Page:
covid 19 - anti-racism resources
On Weaponizing Racism.
In recent days, Chinese Americans have reported being spat at, threatened and physically attacked.
The rise in anti-Asian assaults at grocery stores and schools, and in subway stations and neighborhoods, has not spared children: A 16 year-old boy was attacked at his San Fernando Valley High School in California, as classmates accused him of spreading COVID-19. The boy was briefly hospitalized out of fear that he may have received a concussion from the assault.
Southern Poverty Law Center Actions.
We are only beginning to feel the impacts of the coronavirus, but we know that the communities we serve — including low-income people, immigrants and people of color — are already among the most affected.
As restaurants and businesses across the country are shutting their doors, more and more people are suddenly without paychecks. Families may not be able to put food on their tables. School closures are affecting millions of children who may go hungry without free and reduced-price school meals. And people who are sick may be afraid to seek treatment because they are among the 27.5 million in the United States who do not have health coverage.
Online Social Media attacks.
Social media users have called Chinese people "dirty," used ethnic slurs and fueled Asian stereotypes.
Like many young people, Cheenee Osera enjoys posting videos to TikTok. The 23-year-old has racked up almost 45,000 followers with her upbeat dance moves and lip-syncing.
But lately, the joy of the social network has faded. The reason: Osera started receiving a flood of hurtful remarks on her live videos after the novel coronavirus emerged in Wuhan, China, in December.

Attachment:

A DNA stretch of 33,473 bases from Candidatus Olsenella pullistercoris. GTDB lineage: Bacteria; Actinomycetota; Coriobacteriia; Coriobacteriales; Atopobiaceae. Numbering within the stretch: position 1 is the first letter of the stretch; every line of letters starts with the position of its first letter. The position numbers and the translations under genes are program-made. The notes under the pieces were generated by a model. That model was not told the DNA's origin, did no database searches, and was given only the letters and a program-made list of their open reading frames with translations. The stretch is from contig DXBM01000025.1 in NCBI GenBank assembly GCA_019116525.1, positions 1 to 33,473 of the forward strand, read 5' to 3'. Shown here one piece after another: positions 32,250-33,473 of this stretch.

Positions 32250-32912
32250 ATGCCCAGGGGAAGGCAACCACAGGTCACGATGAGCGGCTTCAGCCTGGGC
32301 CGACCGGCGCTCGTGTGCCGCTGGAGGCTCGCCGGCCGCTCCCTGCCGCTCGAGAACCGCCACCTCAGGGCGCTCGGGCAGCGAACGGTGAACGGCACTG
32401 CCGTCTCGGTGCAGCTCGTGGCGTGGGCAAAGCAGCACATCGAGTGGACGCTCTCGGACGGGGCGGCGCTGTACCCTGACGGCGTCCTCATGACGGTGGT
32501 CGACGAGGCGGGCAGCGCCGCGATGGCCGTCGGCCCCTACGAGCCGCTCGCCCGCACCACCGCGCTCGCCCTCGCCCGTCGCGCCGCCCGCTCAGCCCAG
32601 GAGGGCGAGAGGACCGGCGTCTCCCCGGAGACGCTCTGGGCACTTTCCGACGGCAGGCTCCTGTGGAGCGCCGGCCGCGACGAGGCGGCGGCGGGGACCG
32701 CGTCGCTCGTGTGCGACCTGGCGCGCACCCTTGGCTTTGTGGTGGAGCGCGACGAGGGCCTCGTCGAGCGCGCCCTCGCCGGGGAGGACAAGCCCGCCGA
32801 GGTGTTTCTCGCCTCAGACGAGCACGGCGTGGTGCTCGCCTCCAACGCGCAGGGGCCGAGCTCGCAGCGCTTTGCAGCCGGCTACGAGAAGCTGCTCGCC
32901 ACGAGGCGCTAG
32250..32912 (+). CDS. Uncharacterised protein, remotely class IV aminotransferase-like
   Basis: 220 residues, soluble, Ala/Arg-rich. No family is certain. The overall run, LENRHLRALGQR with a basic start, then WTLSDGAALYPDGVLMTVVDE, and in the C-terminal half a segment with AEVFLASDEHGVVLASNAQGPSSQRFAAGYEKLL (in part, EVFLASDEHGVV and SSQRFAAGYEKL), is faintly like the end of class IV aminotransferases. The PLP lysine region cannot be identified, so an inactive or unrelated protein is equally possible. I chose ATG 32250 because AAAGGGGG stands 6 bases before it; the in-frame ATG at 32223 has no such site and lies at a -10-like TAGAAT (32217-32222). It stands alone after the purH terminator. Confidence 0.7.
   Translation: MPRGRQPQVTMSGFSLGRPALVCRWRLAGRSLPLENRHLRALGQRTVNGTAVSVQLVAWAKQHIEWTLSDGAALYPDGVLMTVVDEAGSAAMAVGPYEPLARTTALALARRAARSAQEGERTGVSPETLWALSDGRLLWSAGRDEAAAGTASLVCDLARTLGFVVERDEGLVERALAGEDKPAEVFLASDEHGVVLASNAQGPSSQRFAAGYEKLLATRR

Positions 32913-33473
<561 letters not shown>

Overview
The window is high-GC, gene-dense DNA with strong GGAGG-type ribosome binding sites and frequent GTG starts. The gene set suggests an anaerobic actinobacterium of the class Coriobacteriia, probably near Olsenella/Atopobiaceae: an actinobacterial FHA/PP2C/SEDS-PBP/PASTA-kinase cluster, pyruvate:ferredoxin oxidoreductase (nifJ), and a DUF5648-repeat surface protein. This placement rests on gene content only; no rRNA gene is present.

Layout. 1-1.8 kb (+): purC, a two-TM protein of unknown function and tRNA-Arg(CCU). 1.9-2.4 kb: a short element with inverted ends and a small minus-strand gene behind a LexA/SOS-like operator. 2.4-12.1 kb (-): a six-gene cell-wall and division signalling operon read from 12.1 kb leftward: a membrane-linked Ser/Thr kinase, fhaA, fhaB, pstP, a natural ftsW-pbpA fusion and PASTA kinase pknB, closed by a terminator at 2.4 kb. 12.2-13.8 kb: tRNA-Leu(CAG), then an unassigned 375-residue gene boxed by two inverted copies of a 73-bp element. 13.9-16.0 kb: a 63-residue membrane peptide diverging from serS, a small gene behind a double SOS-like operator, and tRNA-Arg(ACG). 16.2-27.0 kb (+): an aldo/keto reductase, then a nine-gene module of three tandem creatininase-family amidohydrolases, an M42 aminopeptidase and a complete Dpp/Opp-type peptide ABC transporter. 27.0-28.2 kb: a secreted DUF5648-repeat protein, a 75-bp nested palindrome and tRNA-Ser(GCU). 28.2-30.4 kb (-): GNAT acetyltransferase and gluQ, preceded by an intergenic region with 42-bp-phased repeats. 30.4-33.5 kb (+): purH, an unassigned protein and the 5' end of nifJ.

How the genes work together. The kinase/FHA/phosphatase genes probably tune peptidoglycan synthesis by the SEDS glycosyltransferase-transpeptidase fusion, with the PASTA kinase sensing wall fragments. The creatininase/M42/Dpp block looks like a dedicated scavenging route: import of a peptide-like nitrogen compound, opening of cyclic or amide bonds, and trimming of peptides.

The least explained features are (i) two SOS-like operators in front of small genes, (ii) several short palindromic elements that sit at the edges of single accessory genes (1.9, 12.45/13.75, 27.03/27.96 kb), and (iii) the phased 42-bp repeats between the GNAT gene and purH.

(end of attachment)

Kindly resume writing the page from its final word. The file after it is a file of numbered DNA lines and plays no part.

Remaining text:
Open Letter regarding Racism and Hatred exhibited towards people of Asian descent.
Dear Friends and Family in the Communities of Northern California and Northern Nevada,
We, as Christians, unequivocally condemn and deplore racist acts and the promotion of hatred based on perceived racial markers. People of Asian descent are essential members of our community, human beings of inherent dignity and worth.
Steps of Teaching Tolerance.
As COVID-19 infections increase, so too does racism and xenophobia. Use our “Speak Up” strategies to let people know you’re not OK with racist or xenophobic comments about coronavirus or anything else.
Across the United States right now, people are feeling isolated and afraid. As schools and businesses close, people are worrying about their health, their families, their jobs and their future. All of these worries make sense, and of course there’s nothing wrong with being afraid. But as people share news, fears and concerns, some people are sharing something else, as well: racism and xenophobia.
White supremacist groups seeking to escalate violence.
Far-right extremists believe the intense uncertainty surrounding the outbreak of COVID-19 will aid their ability to recruit new members into their movement. The pandemic has unleashed a feeling of collective anxiety about the economy, unemployment, public health and an uncertain future. The Trump administration’s inconsistent messaging has heaped more unpredictability onto an already formidable crisis.
“Zoom-Bombing” church and judicatory zoom meetings have been happening.
Picture the scene: You are logging into a business meeting using the popular online video app Zoom. Once into the Zoom meeting, each participant starts to introduce themselves, until, suddenly, screaming–and an uninvited young woman appears waving manically at the screen.
This is the new COVID-19 reality: If you are using Zoom without the right precautions, you are vulnerable to a practice known as “Zoom-bombing.” This sees uninvited attendees viewing your business meeting, or worse, sharing pornographic images and content.
No one’s immune from this threat. Take, for example, founder and editor in chief of tech website The Information, Jessica Lessin, who tweeted a week ago about how her video call was hijacked by someone who shared pornography.